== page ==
Clinical Pharmacist’s Interventions on Medication Adherence and Knowledge of Inflammatory Bowel Disease Patients

    Published on:July 2017
    Journal of Young Pharmacists, 2017; 9(3):381-385
    Original Article | doi:10.5530/jyp.2017.9.76
    Authors:

    Karthika Ashok1, Anju. A Mathew1, Anjana Thomas1, Devika Mohan1, Rajesh Gopalakrishna2, Remya Reghu1*

    1Department of Pharmacy Practice, Amrita School of Pharmacy, Amrita University, Kochi-682041, Kerala, INDIA.

    2Department of Gastroenterology and Hepatology, Amrita Institute of Medical Sciences and Research Centre, Amrita University, Kochi-682041, Kerala, INDIA.

    Abstract:

    Objective: To evaluate whether clinical pharmacist’s interventions have any impact on medication adherence of patients having inflammatory bowel disease and to assess the awareness of patients about their disease and the significance of medications they use. Materials and Methods: A prospective, interventional follow up study was conducted in the outpatients visiting Gastroenterology and Hepatology department of Amrita Institute of Medical Sciences, Kochi. To assess the level of medication adherence and patient’s awareness, MMAS-8 and CCKNOW has been utilized. Once this baseline information’s were collected, counselling was given to patients and they were supplemented with pill cards and patient information leaflets as educational material. During the follow up visit, all the above parameters were reassessed and compared with the baseline visit. Result: About 110 IBD patients have participated in this study. In baseline visit, 6.36% patients had low adherence, 62.73% patients had medium adherence, 30.91% patients had high adherence. During follow up visit, after intervention by clinical pharamcist, 3.64% patients had low adherence, 18.18% patients had medium adherence and 78.18 % patients had high adherence. From this study, it was notified that the average score of CCKNOW was only 8.15 in the beginning. Later on, it was escalated to 11.65 during the revisit periods. Conclusion: Knowledge of patients about their disease and medications were insufficient during baseline visit. Adherence to medication was found to be poor among IBD patients. Counselling provided by clinical pharmacist about the importance of medication adherence and provision of information leaflets and pill cards lead to an improvement in medication adherence and knowledge of IBD patients.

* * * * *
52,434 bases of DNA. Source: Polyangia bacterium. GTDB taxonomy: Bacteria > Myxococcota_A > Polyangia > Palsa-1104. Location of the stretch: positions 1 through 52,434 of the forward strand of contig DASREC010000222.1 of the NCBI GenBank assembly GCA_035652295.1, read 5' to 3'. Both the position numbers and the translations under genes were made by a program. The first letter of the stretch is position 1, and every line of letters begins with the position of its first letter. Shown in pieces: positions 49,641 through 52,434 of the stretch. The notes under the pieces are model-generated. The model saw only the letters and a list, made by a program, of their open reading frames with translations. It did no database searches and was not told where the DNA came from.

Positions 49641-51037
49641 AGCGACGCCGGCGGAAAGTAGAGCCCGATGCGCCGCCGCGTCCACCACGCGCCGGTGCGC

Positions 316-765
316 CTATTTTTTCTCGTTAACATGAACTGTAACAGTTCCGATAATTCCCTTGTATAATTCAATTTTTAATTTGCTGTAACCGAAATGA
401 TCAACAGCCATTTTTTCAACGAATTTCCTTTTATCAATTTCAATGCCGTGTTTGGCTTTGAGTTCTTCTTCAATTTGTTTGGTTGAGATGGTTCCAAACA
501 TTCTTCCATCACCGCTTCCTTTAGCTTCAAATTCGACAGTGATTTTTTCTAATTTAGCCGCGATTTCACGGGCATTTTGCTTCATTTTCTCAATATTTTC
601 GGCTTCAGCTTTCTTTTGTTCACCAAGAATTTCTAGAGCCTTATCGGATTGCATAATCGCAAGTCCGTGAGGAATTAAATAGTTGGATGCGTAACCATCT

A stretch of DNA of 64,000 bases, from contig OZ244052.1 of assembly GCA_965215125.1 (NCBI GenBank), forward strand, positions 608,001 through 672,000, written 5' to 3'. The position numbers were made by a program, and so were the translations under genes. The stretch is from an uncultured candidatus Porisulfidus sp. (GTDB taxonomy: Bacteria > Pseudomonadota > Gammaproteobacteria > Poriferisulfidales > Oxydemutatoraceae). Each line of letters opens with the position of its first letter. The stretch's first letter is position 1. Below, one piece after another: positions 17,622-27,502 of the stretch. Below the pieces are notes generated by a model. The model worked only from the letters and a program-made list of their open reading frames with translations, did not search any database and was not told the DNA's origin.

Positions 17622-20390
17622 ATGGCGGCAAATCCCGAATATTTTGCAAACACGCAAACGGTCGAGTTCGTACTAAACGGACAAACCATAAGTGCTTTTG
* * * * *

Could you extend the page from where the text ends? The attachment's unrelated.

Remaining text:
Key words: IBD - Inflammatory Bowel Disease, MMAS-8 - Modified Morisky Adherence Scale-8, CCKNOW - Crohn’s and Colitis Knowledge assessment questionnaire, OPD – Outpatient Department.

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